Jury awards sometimes make headlines when they are so high that the sheer number of zeros gives us pause. Last week the Superior Court of Pennsylvania affirmed a jury award of $443,418.09 in the case of Renna v. Schadt. This was a medical misdiagnosis case where the plaintiff argued that the defendant doctor’s error delayed the detection of and treatment for her breast cancer. The defendant appealed on a few grounds including what he believed was an excessive jury award.
Quick facts: Plaintiff was a 46-year-old special education teacher under the care of defendant physician. Plaintiff alleged that in May 2004 the defendant deviated from the standard of care when he performed a fine-needle aspiration biopsy instead of a computed tomography (“CT”) guided core biopsy on two lesions in her right breast. Plaintiff argued that the CT biopsy was a more advanced diagnostic technique and that had the defendant performed that biopsy, she would not have suffered an eleven-month delay in being diagnosed with breast cancer. Plaintiff underwent a bilateral mastectomy that was followed by eight rounds of chemotherapy and sixty-five radiation treatments to the right chest wall. She believed that this treatment was more aggressive and extensive than would have been necessary had she been diagnosed earlier. Additionally, the late diagnosis coupled with the bilateral mastectomy reduced the likelihood of a successful reconstructive surgery.
Alleged in a lawsuit filed this week in federal court in Philadelphia, St. Louis-based Anheuser-Busch Cos. routinely adds extra water to its finished products to produce malt beverages with significantly less alcohol content than displayed on its labels. Similar lawsuits were filed in federal courts in New Jersey and San Francisco as well.
According to the Complaint, Anheuser-Busch is violating state statutes on consumer protection by overcharging their customers for watered-down beer, and they are unjustly enriched by the additional volume that they can sell.
The complaints accuse the AB InBev unit of also mislabeling the amount of alcohol in Bud Ice, Bud Light Platinum, Michelob, King Cobra, Busch Ice, Black Crown, Bud Light Lime, Hurricane High Gravity Lager, Natural Ice and Michelob Ultra.
The Third Circuit issued an opinion in Jewel v. Ridley Township involving an issue that I find interesting: to what extent do police have an obligation to show restraint in a police chase?
In Jewel, police heard an eighteen-year-old boy was drunk. Based upon previous arrests, the police knew the boy did not have a driver’s license. They found the boy and chased him with lights and sirens, all parties ignoring stop signs and red lights like they do on television. The boy, who was drunk, collided with a car and as a result, he became paralyzed. No matter how you slice it, this is a tragedy.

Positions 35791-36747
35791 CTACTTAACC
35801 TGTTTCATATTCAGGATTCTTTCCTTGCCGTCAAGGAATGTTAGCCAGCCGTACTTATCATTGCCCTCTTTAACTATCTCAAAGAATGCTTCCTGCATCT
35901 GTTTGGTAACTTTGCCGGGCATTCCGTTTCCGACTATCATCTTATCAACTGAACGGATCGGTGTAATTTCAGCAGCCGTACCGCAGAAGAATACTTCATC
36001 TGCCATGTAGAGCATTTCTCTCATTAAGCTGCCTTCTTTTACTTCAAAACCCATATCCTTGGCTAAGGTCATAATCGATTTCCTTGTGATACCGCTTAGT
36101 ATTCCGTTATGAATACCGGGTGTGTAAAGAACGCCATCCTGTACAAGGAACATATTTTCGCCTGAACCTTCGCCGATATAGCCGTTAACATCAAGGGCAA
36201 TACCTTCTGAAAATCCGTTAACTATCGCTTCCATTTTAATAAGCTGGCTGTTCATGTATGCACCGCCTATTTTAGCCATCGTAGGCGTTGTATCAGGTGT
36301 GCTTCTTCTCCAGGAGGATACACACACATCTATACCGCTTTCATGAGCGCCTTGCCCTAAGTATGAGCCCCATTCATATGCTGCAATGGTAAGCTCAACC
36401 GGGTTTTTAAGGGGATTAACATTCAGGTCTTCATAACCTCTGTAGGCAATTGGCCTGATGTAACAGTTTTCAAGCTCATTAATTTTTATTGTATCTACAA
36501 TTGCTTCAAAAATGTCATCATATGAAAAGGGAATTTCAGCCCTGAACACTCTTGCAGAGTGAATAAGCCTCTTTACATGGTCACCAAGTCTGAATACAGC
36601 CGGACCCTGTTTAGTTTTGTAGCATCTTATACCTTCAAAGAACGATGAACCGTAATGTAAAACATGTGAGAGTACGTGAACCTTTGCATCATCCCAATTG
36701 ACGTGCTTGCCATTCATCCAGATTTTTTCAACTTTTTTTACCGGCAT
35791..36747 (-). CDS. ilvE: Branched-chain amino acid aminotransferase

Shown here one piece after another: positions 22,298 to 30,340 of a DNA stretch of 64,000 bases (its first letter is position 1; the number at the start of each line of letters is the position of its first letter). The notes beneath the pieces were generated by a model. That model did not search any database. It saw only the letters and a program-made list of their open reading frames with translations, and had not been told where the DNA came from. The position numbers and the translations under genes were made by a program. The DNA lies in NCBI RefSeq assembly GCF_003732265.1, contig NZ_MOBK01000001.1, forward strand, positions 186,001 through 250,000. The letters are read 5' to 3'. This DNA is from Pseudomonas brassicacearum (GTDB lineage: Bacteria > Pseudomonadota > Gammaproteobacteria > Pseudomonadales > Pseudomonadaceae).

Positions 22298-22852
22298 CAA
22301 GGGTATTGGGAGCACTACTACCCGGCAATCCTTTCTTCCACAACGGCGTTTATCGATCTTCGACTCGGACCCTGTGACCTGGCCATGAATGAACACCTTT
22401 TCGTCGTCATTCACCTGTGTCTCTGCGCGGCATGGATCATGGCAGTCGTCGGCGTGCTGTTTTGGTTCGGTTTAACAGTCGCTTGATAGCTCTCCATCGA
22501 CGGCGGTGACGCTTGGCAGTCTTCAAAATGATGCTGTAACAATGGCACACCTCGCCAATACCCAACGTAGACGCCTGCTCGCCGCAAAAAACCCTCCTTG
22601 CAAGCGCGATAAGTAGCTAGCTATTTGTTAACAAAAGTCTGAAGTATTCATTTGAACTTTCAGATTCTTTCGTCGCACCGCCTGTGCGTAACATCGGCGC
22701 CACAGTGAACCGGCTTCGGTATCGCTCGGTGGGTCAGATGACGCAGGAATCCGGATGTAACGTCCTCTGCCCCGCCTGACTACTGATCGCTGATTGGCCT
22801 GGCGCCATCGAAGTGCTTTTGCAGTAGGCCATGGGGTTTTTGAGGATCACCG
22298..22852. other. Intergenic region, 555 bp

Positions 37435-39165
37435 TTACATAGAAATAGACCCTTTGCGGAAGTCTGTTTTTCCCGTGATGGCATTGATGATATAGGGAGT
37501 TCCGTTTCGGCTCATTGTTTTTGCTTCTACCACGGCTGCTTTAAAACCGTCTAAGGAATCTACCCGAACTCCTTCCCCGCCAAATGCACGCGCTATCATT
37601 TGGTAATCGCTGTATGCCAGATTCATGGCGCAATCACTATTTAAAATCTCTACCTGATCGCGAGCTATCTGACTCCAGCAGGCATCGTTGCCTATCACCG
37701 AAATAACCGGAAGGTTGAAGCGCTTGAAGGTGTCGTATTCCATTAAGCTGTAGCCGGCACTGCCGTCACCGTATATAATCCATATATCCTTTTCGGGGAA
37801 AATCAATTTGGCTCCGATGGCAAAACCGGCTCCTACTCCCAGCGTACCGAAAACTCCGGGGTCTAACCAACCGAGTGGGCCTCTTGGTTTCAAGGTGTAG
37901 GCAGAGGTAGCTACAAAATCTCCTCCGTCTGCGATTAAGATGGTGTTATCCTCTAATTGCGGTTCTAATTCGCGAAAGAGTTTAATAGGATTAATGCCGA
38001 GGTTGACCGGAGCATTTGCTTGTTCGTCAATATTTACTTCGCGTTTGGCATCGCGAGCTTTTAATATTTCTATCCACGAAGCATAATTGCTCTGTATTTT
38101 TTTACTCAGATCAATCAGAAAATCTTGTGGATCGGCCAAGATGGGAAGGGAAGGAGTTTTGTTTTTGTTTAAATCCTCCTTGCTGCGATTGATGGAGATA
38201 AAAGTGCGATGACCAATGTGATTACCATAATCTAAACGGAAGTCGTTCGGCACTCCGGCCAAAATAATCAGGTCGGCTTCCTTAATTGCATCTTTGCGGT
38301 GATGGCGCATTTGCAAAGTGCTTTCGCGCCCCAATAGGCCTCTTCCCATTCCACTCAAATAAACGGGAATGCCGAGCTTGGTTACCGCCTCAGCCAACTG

The trial court granted the town and the police officers’ motion for summary judgment, finding that the pursuit policy was not constitutionally inadequate. This was a no brainer, right? The court also found that the police did not chase plaintiff with “deliberate indifference” through its allegedly inadequate training and supervision. This too seems like a silly claim.
This was more likely than Eli Manning coming through in the clutch: insurance companies running for the hills in the Penn State lawsuit flood that has already started. Pennsylvania Manufacturers’ Association Insurance (PMA) has filed a declaratory judgment lawsuit disclaiming coverage in allegations that Gerald Sandusky sexually molested children. Penn State claims coverage.
In the 16-page complaint, PMA argues that only the 1991 or 1992 policy is triggered, but, if it is the latter policy, coverage is precluded under that policy’s abuse or molestation exclusion.
I think there are two levels on the insurance coverage question in the Penn State lawsuits. First, was this a coverage act, or did the policy exclude intentional torts of employees or agents?
The Pennsylvania Supreme Court last week reversed itself on its ruling to maintaining a Pennsylvania state court thimerosal claim in light of the Supreme Court’s decision in Bruesewitz v. Wyeth. The court returned the case for further proceedings in light of Bruesewitz, which is the same as granting summary judgment for the defendant.
For reasons that escape me, the court held that section §22(b)(1) of the National Childhood Vaccine Injury Act of 1986 pre-empts all vaccine related design defect claims. I don’t think – and neither do two other justices on the Supreme Court – that it’s a fair reading of the Act. But it is the Supreme Court’s call to make so it is no surprise the Pennsylvania court did what it did.
These are tragic cases but they were tough to prove even before the Supreme Court raised the bar even higher.